On the last review I said big changes were coming soon, and I wasn’t kidding!
Intro: Tony and Jesse reveal the news that RON SIMMONS is the world heavyweight champion and JAKE THE SNAKE is in WCW.
Dustin Rhodes vs. Dick Slater
Dustin takes forever to come out and looks really unenthusiastic. Slater is already in the ring. Hardly the level of intensity for a feud where one guy tried to break the other guy’s leg. They exchange holds, punctuated by a few punches, for a boring couple of minutes. Even Tony and Jesse can’t be bothered to feign enthusiasm. Eventually, Greg Valentine comes out and holds down Dustin’s foot on a suplex attempt for three. Ole Anderson comes out and reverses the decision and Rhodes rolls up Slater for the pinfall. Dull, dull, dull.
WCW Magazine (w/Eric Bischoff): Focus on the Barbarian, with clips set to his entrance music (reused from the Diamond Studd, who was Razor Ramon in the WWF by this point).
Beautiful Bobby and Arn Anderson vs. Larry Santo and Scott Allen
Talk is on Doc and Gordy having made a deal with Paul E to take care of the Steiners for them while they’re in Japan. That would go part of the way somewhere with a change of leadership. Bobby takes Allen’s head off with a clothesline and gets his Angle slam-like Samoan Drop. Double A finishes with the spinebuster. You knew you were watching the masters when you saw these guys.
WCW Magazine: Recap of the Ricky Steamboat/Steve Austin confrontation from last week. I forgot to mention Ricky’s apricot polo shirt and powder blue shorts. It’s a good job he was one of the greatest wrestlers of all time, otherwise his wimpy moments would be all the more glaring.
Flyin’ Brian vs. George South
South attacks before the bell, so eats some stiff chops and bounces all over the place in return. Pill is apparently booked for matches with the Barbarian, doubtless doing jobs, so that heel turn was definitely needed. Jesse even foreshadows it with some talk about his bad attitude. Pillman experiments with some spinning kicks before finishing with a dropkick and jackknife pin.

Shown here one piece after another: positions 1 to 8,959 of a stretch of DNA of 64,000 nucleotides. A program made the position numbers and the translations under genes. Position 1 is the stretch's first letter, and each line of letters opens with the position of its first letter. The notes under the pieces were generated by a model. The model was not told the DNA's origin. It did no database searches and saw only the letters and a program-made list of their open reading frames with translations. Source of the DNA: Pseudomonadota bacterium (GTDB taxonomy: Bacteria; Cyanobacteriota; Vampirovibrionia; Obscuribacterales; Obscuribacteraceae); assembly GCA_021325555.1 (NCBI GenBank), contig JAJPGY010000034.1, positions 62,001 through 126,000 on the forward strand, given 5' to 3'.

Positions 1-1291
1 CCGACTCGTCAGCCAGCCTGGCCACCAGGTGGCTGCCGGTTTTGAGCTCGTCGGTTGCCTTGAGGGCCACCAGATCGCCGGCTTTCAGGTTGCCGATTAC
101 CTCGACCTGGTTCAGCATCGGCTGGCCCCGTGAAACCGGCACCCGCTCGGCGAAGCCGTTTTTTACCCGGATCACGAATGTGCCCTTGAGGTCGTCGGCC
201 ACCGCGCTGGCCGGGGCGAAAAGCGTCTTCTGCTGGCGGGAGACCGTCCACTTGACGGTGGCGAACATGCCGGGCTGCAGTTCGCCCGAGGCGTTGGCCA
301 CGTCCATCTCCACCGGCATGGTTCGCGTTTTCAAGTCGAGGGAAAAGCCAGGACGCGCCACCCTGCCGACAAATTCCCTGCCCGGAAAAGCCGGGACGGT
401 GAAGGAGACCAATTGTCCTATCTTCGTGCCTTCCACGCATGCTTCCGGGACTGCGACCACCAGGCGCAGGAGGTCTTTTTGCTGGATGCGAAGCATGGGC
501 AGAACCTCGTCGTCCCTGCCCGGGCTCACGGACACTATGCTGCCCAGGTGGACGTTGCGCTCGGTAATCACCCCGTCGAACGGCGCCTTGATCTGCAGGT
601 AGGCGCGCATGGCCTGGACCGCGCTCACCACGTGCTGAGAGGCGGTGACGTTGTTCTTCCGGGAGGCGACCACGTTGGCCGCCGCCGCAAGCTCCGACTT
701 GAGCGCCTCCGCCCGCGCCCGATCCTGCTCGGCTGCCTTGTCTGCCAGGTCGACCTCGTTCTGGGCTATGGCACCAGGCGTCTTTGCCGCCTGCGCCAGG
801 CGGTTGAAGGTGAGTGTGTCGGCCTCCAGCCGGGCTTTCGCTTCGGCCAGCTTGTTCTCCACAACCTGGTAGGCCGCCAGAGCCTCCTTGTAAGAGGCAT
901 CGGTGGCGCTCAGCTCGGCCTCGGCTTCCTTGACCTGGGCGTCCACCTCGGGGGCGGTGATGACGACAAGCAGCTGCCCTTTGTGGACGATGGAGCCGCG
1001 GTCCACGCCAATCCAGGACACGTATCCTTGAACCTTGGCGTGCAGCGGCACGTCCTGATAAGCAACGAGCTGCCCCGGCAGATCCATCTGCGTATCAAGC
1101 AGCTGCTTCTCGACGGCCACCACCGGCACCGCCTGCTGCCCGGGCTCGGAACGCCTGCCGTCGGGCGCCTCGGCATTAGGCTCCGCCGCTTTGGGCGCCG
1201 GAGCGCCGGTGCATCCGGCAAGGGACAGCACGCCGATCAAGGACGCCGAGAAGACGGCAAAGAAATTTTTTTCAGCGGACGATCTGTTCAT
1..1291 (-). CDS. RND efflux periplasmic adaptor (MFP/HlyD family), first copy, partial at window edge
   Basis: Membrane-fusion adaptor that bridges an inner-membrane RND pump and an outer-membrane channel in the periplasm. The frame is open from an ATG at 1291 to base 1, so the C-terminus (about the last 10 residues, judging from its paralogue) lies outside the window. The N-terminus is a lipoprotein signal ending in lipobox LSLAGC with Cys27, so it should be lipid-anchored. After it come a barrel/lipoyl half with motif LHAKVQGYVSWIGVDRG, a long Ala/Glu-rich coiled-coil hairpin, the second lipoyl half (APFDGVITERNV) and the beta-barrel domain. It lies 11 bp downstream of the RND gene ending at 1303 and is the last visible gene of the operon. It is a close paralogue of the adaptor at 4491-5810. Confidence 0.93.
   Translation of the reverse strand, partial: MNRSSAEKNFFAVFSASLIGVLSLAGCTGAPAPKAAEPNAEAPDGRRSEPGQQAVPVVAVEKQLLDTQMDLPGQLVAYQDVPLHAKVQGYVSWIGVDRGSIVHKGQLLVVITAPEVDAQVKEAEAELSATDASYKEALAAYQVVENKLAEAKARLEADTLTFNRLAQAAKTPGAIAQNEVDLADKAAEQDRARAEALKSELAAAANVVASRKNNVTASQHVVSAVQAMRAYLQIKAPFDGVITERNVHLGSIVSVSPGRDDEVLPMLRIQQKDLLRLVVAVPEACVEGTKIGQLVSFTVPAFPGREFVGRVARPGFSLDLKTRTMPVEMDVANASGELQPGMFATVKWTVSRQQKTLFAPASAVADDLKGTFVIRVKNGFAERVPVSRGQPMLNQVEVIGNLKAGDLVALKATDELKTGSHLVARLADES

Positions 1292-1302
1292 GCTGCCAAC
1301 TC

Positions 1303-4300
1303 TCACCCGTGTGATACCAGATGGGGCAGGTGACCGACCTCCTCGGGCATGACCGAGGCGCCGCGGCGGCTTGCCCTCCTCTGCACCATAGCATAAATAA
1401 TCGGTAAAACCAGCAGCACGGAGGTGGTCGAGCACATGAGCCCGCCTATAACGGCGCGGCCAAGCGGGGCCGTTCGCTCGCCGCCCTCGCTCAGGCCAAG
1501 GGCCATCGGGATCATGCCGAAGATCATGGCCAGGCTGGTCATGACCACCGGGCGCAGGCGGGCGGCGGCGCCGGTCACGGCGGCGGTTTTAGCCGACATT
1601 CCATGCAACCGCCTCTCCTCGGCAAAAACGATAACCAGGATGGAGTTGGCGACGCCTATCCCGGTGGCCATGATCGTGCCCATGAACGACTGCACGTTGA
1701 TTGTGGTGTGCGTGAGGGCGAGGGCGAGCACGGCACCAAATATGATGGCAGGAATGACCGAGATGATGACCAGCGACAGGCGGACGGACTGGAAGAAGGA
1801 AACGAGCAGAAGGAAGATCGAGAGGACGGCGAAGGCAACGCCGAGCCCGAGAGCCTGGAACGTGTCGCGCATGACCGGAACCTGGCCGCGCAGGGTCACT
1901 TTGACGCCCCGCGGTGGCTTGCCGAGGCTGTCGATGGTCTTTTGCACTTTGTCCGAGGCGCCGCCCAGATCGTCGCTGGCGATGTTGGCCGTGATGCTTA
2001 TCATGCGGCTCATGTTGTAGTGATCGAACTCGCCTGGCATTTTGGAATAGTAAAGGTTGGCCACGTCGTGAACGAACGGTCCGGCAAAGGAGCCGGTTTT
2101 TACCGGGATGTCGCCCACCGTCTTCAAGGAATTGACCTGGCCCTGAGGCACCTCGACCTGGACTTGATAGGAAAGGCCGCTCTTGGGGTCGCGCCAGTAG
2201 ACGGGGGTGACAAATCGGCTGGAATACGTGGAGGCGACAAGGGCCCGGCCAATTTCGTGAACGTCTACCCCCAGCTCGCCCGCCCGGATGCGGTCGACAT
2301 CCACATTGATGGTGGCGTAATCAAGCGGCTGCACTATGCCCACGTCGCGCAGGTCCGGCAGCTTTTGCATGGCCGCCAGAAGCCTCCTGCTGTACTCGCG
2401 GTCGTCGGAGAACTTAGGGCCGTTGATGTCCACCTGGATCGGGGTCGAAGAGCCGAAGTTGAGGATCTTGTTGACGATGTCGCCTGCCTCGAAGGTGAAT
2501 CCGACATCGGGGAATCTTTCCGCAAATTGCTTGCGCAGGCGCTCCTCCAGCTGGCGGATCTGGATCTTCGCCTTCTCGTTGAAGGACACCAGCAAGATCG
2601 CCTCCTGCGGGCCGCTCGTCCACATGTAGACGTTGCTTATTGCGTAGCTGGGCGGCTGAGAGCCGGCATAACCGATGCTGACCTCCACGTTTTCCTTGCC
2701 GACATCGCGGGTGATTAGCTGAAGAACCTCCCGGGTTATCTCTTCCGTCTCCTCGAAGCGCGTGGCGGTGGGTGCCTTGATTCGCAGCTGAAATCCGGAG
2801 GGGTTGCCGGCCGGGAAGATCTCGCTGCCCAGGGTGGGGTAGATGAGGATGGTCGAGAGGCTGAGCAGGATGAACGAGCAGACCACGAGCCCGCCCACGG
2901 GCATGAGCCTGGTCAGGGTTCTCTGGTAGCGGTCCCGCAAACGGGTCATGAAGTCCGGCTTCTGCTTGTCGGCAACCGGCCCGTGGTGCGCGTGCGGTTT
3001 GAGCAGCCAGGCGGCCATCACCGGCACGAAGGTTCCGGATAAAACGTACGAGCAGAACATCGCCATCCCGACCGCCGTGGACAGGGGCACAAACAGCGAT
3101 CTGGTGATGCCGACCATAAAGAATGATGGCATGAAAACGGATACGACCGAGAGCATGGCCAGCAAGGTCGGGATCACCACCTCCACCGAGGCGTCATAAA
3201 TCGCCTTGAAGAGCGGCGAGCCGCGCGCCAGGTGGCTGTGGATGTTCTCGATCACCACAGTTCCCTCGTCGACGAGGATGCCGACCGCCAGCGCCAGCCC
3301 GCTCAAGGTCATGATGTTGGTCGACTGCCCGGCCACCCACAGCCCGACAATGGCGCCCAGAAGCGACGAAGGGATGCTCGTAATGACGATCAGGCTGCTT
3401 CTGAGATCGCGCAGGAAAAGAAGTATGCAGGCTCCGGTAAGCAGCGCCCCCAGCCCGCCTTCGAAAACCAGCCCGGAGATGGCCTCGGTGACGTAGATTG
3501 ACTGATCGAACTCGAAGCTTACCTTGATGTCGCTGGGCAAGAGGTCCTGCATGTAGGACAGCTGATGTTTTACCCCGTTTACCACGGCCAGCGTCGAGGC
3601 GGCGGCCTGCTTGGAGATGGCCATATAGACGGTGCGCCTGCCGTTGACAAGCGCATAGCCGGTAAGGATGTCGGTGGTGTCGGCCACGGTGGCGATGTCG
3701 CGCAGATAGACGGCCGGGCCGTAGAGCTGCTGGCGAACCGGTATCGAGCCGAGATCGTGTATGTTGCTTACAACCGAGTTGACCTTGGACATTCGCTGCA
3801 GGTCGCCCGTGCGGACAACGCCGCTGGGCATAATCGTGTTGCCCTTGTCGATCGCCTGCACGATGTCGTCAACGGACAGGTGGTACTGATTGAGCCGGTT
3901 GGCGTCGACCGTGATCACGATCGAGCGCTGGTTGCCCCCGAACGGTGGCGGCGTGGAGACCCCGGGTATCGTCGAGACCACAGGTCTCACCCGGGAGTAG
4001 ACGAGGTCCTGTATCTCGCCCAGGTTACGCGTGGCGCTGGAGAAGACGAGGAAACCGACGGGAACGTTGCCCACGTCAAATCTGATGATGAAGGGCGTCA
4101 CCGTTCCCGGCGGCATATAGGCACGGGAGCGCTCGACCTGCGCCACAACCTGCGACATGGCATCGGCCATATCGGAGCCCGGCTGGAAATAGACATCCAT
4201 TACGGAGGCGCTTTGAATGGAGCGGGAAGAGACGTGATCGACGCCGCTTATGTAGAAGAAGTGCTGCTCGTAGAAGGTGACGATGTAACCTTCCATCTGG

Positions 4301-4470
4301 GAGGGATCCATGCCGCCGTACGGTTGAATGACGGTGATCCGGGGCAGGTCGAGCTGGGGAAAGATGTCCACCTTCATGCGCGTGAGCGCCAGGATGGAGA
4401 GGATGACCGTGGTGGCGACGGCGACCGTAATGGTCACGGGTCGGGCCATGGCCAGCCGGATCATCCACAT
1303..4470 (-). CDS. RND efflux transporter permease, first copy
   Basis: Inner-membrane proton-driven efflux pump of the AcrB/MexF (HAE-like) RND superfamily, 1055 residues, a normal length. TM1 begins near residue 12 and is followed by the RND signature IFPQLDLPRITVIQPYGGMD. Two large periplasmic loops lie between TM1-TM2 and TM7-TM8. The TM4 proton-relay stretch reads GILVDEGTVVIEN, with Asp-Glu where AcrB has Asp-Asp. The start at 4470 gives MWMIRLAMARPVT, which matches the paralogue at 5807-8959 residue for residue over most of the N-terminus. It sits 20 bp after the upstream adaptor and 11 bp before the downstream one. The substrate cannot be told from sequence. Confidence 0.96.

Interview: Tony talks to the Junkyard Dog about his recent drama with the Big Cat and how he subsequently helped save him from a beating from the Vegas Connection. They’ll talk about forming a team when they have time. Let’s hope not.
Vinnie Vegas and Diamond Dallas Page vs. Tommy Angel and Steve Pritchard
Under the Cowboy regime, Vinnie has lost his baggy shirt. Scary to think that these guys and Scott Hall would have a hot angle on their hands via the nWo when they couldn’t have less heat if they were buried in Siberia. DDP rips off Randy Savage’s running neck snap before they finish with a flying shoulderblock/legdrop combo while Warrior and Hogan roll over in their imaginary graves.
WCW Magazine: Nikita wants the US title. Well, “I want” never gets.
The Ross Report: Good Ol’ JR is handling this bit of business. Nikita had Rick Rude beat for the US title at a TV taping in Baltimore when Cactus Jack came out to interfere, so Sting, on commentary with Jim for the match, ran out to help, swinging a chair like mad. With his back turned, Jake Roberts slipped over the guard rail and attacked the Stinger from behind. JR is in his “HE DOESN’T EVEN WRESTLE HERE!” glory here and the crowd is white hot throughout, knowing they’re seeing something special. Jake nails Sting with two DDTs ON A CHAIR, then threatened to sic the snake on him before the entire babyface locker room comes out for the rescue, with Barry Windham preparing Sting as if he’s got a neck injury. Jake gets a great bit where he drops a crucifix on Sting from his leather gloved hand before going for the python. In a neat unmentioned aspect, Grizzly Smith is out as one of the officials while his son wreaks havoc. Mega debut for Jake, but it was all downhill both run-wise and career-wise from there.
So, Sting is out of his scheduled rematch with Vader that night, so Bill Watts invites the top contenders present out to put their names in a sack. Rick Rude isn’t one of them, but he makes a big song and dance out of it before his name is put in. The winner, of course, is Ron Simmons. Ron drops to his knees upon the announcement of his name. Cowboy says they’ll give him a bit of time to prepare, but Big Ron says if it’s going down let’s get it over with. You can tell the already hot crowd are getting worked up more and more masterfully.
Vader comes out the defence, with Simmons going punch for punch with him. Eventually, Vader regains the advantage and prepares to finish with the powerbomb. Ron flips over, Vader goes running towards the ropes and back in for a charge, but gets caught with a massive powerslam, going flying on landing, and Ron wins his first and only world title. The roof blows off the building, with legendarily a black kid in a blue t-shirt running from the fifth row to ringside and jumping for joy for a minute and crying his eyes out. The other babyfaces, and finally his mentor Dusty Rhodes, come out to celebrate with him. Words can’t describe how special this ENTIRE extended angle felt at the time, and now, but much like Jake it was all downhill from here too for Ron, and they were back to Sting and Vader by ’93. Ron gives his humble victory speech with Tony backstage.
Next week: Jesse tickles Tony with his feather boa and has a conspiracy theory regarding Vader and Race being cheated. Ron Simmons will be in action next week as the world champion.
The Bottom Line: The first half of the show is just passable, but the second half with the big event recap is must-watch TV for fans of WCW in ’92 with all the happenings on that hot August night. Beautiful stuff.